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Self Interest

Tues­day. [I Cor. 15:29–38; Matt. 21:23–27] When the Lord asked the ques­tion about John the Bap­tist, the chief priests and the elders thought, “If we answer this way or that, ei?ther way is dis­ad­van­ta­geous for us,” and that is why they decid­ed it would be bet­ter to use igno­rance as a cov­er. Their self-inter­est tied their tongue and did not enable them to wit­ness to the truth. If they loved truth more than them­selves, there would be dif­fer­ent words, and dif?ferent deeds. Their inter­est cov­ered up the truth and would not let it reach the heart, inter­fered with form­ing a sin­cere con­vic­tion, and made their heart indif­fer­ent to it. And it is always this way: ego­tis­ti­cal striv­ings are the orig­i­nal ene­mies of truth. All oth­er ene­mies fol­low them and act due to them. If one investi?gates how all delu­sions and here­sies arose, it turns out that the source of all of them is pre­cise­ly this. In words we want noth­ing but the truth; but in fact the truth is a hin?drance which must be elim­i­nat­ed, and a lie set in its place which is more favourable for us. Why, for exam­ple, are there mate­ri­al­ist-nihilists? Because the idea of God the Cre­ator, Provider and Judge, to?gether with the idea of the spiritual?ity of the soul, hin­ders those peo­ple from liv­ing more broad­ly accord­ing to their incli­na­tions, so they push the idea aside. It is clear from the worth­less­ness of their premis­es that the nihilists are not guid­ed by the truth — it is desir­able for them that every­thing be just as they think, and every phan­tom that reflects their thoughts they put out for show as wit­ness to the truth. If they would sober up but a lit­tle, they would im?mediately see their lie. But they pity them­selves, and there­fore they re?main as they are.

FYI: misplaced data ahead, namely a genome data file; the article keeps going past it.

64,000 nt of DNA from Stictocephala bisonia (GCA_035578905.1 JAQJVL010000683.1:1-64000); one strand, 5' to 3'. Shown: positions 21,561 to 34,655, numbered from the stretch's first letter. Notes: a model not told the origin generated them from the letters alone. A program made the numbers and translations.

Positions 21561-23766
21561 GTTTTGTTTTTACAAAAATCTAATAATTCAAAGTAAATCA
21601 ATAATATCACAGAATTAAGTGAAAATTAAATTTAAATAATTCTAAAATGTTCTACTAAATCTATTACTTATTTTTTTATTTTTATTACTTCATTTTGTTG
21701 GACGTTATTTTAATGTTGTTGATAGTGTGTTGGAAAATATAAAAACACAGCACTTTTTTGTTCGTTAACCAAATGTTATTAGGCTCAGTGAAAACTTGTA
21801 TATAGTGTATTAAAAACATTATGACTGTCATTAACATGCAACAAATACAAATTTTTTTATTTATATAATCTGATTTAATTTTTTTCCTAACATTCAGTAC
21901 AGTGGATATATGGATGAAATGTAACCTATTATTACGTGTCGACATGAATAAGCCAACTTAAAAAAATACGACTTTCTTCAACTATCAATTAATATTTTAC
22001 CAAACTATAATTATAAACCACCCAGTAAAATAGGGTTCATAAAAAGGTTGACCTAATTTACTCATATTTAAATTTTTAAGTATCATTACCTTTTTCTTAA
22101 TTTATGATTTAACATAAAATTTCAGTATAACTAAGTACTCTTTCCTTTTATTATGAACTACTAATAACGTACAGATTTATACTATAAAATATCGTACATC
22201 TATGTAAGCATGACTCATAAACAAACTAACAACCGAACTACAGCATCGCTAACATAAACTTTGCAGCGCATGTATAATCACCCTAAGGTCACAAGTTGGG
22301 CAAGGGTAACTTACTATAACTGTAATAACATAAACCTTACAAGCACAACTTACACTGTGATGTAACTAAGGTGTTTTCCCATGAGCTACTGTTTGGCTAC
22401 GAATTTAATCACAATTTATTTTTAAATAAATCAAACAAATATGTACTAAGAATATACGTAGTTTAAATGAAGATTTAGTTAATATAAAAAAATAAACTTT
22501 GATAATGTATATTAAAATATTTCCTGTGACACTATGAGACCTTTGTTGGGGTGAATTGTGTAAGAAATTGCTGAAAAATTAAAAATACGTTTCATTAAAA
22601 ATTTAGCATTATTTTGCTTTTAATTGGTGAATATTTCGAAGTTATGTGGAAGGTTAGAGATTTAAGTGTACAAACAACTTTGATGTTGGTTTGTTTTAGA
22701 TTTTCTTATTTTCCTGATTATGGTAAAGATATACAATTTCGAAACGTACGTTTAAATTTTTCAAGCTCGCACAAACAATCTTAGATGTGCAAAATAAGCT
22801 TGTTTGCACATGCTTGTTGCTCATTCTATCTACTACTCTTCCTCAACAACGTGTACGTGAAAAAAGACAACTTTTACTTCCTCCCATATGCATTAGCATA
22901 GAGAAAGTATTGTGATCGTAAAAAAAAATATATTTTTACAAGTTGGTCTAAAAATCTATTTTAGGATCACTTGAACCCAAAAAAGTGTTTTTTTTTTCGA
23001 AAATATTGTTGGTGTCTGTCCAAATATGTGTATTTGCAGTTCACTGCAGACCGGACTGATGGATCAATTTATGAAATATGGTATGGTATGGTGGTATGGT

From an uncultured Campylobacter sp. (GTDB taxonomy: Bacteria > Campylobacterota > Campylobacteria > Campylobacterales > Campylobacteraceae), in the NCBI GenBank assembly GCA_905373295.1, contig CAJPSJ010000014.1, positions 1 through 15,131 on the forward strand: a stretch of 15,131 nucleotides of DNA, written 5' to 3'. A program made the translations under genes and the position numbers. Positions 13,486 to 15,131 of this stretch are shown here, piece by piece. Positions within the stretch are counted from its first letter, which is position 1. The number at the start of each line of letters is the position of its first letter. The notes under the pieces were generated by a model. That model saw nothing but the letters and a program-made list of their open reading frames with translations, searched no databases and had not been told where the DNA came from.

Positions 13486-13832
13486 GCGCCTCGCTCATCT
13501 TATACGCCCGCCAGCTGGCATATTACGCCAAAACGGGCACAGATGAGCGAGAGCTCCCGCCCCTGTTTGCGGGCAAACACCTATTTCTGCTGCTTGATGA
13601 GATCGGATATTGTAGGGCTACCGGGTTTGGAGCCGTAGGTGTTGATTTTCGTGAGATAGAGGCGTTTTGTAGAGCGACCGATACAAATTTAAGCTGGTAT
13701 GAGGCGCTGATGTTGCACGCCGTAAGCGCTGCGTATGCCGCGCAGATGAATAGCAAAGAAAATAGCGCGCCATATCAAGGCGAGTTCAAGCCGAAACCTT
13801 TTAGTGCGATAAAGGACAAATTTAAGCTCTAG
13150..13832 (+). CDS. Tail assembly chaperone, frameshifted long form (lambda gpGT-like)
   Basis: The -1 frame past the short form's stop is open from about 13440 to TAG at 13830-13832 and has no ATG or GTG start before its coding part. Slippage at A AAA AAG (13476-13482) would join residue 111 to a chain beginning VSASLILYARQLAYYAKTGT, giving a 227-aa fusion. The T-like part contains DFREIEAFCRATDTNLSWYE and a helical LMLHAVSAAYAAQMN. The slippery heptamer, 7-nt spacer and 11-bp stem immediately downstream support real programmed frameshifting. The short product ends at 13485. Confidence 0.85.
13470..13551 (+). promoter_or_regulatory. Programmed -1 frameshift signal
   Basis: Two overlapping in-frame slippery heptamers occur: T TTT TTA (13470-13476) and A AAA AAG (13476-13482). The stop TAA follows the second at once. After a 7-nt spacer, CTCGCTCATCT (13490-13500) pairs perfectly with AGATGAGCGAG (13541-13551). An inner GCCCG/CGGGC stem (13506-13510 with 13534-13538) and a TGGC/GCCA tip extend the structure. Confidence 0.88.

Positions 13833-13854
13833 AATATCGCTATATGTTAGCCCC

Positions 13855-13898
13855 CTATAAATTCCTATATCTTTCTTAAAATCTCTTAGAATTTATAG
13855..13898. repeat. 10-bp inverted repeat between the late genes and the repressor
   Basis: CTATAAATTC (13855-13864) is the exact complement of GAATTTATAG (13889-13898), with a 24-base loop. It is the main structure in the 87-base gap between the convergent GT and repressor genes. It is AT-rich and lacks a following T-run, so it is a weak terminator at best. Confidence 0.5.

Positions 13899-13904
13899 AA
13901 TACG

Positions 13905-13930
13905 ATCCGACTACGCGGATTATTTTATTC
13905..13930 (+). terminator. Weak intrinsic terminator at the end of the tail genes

Saint Theo­phan the Recluse